Last season, the Baltimore Orioles went 69-93. They finished last in the A.L. East, 28 games behind the New York Yankees. But according to Dan Connolly of the Baltimore Sun, observant Orioles fans began to sense a change in the spring.
“I think there were indications that this team was better by mid-April,” Connolly said. “But really, I don’t think fans truly got on board until the last three weeks or month or so, because they were waiting for the collapse that inevitably comes with 14 consecutive losing seasons. They were waiting for it to fall apart, and I think they finally believe now that this team is a playoff team.”
Orioles pitcher Joe Saunders says the explanation for the jump from worst in the league to contender is simple.
“We’ve thrown the ball well,” Saunders said. “We’ve had clutch hits. We’ve caught the ball well. We’ve done everything well, so, it’s a recipe for good things to happen.
That recipe has been especially successful during extra inning games. According to Connolly, going into the weekend, nobody had worked late better than the Orioles.
“Their first 17 extra-inning games, they lost the first two and won 15 consecutively,” Connolly said. “That is the longest streak of consecutive extra-inning games since the 1949 Cleveland Indians. They have a tremendous bullpen, which has been able to keep the other team from scoring, and then they hit a lot of home runs. They’re 7-0 after the 13th, which is, you know, inexplicable.”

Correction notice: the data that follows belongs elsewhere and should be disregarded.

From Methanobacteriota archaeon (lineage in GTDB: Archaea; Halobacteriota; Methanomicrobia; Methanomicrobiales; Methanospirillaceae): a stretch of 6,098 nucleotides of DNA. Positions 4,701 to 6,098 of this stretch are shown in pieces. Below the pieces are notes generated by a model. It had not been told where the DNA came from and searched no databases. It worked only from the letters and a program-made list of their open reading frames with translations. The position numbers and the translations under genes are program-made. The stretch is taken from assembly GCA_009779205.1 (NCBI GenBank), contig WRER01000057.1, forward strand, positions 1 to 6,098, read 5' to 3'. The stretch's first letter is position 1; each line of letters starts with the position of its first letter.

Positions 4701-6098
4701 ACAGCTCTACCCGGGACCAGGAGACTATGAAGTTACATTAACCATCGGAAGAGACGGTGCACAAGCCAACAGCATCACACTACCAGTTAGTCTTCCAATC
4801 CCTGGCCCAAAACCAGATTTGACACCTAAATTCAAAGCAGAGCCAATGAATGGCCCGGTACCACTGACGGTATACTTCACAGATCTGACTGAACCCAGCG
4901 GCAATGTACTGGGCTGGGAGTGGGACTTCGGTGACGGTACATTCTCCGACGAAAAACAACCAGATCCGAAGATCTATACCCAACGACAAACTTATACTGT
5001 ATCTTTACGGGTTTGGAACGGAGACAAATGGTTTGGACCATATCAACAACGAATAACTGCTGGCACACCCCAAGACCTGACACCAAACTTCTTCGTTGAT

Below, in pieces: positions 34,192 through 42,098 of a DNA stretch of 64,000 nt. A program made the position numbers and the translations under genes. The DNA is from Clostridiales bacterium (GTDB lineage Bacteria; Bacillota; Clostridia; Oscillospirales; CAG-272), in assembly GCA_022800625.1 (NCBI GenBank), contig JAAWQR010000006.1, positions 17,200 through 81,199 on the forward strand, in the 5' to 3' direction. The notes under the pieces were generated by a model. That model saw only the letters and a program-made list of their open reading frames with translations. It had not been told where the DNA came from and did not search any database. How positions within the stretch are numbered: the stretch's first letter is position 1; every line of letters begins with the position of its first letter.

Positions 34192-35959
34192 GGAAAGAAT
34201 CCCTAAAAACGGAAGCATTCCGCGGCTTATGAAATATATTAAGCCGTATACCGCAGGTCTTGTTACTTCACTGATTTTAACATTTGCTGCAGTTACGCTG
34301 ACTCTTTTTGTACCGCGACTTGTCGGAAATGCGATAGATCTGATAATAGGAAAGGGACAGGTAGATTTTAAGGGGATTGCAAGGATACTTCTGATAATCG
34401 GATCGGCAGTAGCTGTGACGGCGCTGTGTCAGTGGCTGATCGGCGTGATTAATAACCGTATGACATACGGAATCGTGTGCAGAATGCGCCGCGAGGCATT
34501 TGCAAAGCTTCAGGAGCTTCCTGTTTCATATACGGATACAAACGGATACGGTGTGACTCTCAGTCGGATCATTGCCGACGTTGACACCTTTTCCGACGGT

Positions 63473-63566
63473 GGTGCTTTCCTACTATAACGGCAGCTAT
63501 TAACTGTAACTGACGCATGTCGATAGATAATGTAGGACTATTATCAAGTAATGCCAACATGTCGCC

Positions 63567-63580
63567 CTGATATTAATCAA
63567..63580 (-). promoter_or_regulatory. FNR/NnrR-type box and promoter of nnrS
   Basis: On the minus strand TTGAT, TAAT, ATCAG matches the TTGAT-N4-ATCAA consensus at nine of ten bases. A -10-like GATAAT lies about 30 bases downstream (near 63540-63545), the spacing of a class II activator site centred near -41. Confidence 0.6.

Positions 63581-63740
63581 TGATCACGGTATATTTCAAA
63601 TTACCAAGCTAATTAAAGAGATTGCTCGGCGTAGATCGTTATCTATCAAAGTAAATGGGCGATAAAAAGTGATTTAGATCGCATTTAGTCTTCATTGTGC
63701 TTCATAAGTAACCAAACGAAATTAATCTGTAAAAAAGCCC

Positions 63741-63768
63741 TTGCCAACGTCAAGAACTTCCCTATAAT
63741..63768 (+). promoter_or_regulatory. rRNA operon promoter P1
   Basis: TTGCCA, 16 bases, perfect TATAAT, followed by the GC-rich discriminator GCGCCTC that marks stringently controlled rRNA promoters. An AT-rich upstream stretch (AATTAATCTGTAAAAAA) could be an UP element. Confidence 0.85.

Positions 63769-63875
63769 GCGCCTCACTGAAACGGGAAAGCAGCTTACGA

Inexplicable, perhaps, but no less delightful for that as far as Orioles fans are concerned.
Much of the credit has gone to Manager Buck Showalter, who has convinced this collection of alleged has-beens and unproven youngsters they could win. Dan Duquette, who joined the Orioles as Executive Vice President of Baseball Operations late in 2011, has restocked the roster when necessary with the likes of Manny Machado, who’s been something of a one-man highlight film at third base over the last few weeks. Adam Jones leads the team in homeruns, and he has specialized in extra-inning long balls. The team has been so consistently tenacious in keeping pace with the Yankees that fans might not consider just making it into the playoffs sufficient.
“Yeah, I think they’re greedy now,” Connolly said. “The funny thing about this team is, it should not be where it is. It’s not that good on paper. So they really shouldn’t be where they are, and they just keep winning. So I think there’s a feeling in Baltimore now that this team, you know, could be special. This team could be destined for more than just making the playoffs because everything has… Even when things go wrong, somebody steps up to make things go right.”